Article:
Murderous, Muddled and Merry Mayhem in a “Pit of Goblins”

By Ernest Kearney — Last year, Mitchell Bisschop’s reworking of Madison Avenue icons into the Citizen Kane homage of I Can Hear You Now, demonstrated he was writer/performer of both talent and a sterling comic sensibility.   This year’s Pit of Goblins reveals a far more twisted aspect to Bisschop. A writer/performer of talent, yes; just one you may not want to leave your children alone with.

Wayne (Bisschop) is a “visionary killer,” someone who like David Berkowitz (“Son of Sam”), Anthony Sowell, and the English artist Richard Dadd (The Fairy Feller’s Master-Stroke – which inspired the song by the band Queen), is driven to commit his murders by the dictate of “voices.”

In Wayne’s case, he is already a successful serial killer, who’s assured, by a malignity of goblins living in the depths of a pit, that his homicidal ways will go unnoticed by the police provided he supplies them (the goblins) with monthly kills.

Bisschop’s attempt here is ambitious in the extreme; an effort to hold up a fun house mirror to capture the deformed features of the society we presently live in, which is ruled over by the most deformed goblin of them all.

Bisschop’s Wayne, outside of his murderous pastime, is a hard-working “joe” who loves his family and chafes under the demands of the domineering goblins for indiscriminate slaughter.

“I kill with a purpose,” he insists, “Like the Grim Reaper or the government.”

Bisschop employs music videos (directed by Montana Bertoletti), a “killer montage” (edited by Greg Reitman), and animation (David Finch and  Tom Borowski); and introduces the character of a befuddled local sheriff who dreams of success as a country western singer.

Unfortunately the videos, like the overall production, need trimming and more precision.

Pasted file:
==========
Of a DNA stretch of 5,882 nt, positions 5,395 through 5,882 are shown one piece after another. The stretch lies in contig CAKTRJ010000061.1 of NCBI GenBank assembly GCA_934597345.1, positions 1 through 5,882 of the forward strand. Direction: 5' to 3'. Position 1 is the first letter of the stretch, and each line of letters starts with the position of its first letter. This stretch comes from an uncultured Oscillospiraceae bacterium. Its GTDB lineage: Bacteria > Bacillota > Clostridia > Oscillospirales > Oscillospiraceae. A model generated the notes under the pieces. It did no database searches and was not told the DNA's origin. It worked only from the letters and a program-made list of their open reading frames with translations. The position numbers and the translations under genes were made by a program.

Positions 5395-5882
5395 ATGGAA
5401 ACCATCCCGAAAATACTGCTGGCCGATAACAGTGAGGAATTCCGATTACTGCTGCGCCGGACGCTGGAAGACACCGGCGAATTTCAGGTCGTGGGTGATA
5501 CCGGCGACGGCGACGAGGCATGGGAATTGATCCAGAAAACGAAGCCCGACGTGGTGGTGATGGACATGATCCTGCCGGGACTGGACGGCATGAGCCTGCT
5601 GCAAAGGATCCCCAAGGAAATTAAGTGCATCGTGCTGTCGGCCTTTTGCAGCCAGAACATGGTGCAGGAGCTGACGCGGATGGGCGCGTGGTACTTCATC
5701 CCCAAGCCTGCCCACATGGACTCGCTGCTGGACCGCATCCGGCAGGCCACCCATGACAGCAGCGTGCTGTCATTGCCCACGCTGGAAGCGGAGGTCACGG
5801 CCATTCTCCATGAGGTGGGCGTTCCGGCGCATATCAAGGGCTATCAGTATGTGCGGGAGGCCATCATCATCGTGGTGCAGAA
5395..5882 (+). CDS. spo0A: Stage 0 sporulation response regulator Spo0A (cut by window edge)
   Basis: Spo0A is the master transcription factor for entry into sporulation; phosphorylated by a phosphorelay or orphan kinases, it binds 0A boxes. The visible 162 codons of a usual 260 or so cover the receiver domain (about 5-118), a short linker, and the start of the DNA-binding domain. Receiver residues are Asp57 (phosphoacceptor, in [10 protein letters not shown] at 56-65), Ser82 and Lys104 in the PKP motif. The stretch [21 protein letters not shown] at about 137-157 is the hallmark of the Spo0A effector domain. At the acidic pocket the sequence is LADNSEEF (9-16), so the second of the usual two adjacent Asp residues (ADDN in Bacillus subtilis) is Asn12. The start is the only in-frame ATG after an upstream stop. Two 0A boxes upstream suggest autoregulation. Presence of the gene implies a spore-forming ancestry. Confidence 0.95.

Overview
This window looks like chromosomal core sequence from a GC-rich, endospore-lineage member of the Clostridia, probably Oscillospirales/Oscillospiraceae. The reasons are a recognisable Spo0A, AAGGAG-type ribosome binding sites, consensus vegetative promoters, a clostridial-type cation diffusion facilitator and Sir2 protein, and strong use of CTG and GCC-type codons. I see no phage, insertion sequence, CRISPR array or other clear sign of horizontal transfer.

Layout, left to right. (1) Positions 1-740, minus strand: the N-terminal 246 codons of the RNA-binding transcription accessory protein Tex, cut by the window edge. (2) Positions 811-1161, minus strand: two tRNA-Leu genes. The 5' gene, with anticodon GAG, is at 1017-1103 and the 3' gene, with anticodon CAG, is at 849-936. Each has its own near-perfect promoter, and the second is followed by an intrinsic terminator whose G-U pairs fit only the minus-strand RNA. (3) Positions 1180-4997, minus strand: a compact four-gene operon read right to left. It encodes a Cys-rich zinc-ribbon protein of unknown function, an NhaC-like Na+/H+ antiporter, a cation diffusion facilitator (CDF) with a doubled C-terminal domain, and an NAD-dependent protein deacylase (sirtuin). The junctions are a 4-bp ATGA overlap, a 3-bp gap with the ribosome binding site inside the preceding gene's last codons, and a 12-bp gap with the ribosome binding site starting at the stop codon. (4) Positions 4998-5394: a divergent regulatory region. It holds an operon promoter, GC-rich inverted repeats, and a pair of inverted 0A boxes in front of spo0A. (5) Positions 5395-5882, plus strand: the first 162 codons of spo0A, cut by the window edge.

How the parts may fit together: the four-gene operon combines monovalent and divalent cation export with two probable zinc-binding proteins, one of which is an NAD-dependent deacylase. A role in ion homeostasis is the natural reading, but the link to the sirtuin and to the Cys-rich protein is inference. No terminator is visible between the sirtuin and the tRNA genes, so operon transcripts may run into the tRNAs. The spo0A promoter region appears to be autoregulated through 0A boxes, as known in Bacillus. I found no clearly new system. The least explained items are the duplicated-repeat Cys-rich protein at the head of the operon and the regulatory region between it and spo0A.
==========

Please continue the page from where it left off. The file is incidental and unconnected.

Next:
Black comedy is a demanding genre, as can be gauged in the success or failure of such works as The Loved One, Oh Dad, Poor Dad, Mamma’s Hung You in the Closet and I’m Feelin’ So Sad, Cold Turkey, The Bed Seating Room, Man Bites Dog, Shaun of the Dead and Lord Loves A Duck. Silver Medal (via The TVolution)

Pit of Goblins while unwieldy and unfocused is also assuredly ambitious and entertaining. And for that –

A SILVER MEDAL


Pit of Goblins

playing during The Fringe at

The Complex Hollywood (Ruby Theatre )

6476 Santa Monica Blvd

For Complete Show Information: http://hff19.org/5785

For Events, Plays and Other Fun Fringe News and Info: https://www.hollywoodfringe.org/


Written by

An award-winning L.A. playwright and rabble-rouser of note who has hoisted glasses with Orson Welles, been arrested on three continents and once beat up Charlie Manson. His first play, "Among the Vipers" was a semi-finalist in the Julie Harris Playwriting Competition and was featured in the Carnegie-Mellon Showcase of New Plays. It was produced at the NPT Theater in Ashland, Oregon and Los Angeles’ celebrated Odyssey Ensemble Theatre. His following play, “The Little Boy Who Loved Monsters” was produced at The Hollywood Actors Theater, where he earned praise from the Los Angeles Times for his “…inordinately creative writing.” The play went on to numerous other productions including Berlin’s The Black Theatre under the direction of Rainer Fassbinder who wrote in his program notes of Kearney, “He is a skilled playwright, but more importantly he is a dangerous one.” Ernest Kearney has worked as literary manager or as dramaturge for among others The Hudson Theater Guild, Nova Diem and the Odyssey Ensemble Theatre, where he still serves on the play selection committee. He has been the recipient of two Dramalogue Awards and a finalist or semi-finalist, three times, in the Julie Harris Playwriting Competition. His work has been performed by Michael Dunn, Sandra Tsing Loh, Jack Colvin and Billy Bob Thornton, and to date, either as playwright or director, he has upwards of a hundred and thirty productions under his belt, including a few at the Bob Baker Marionette Theater as puppeteer. After a wild and misspent youth, which lasted well into middle age, Kearney has settled down and is focusing on his writing, as well as living happily ever after with his lovely wife Marlene. Ernest’s stage reviews and social essays can be found at TheTVolution.com and workingauthor.com. Follow him on Facebook.

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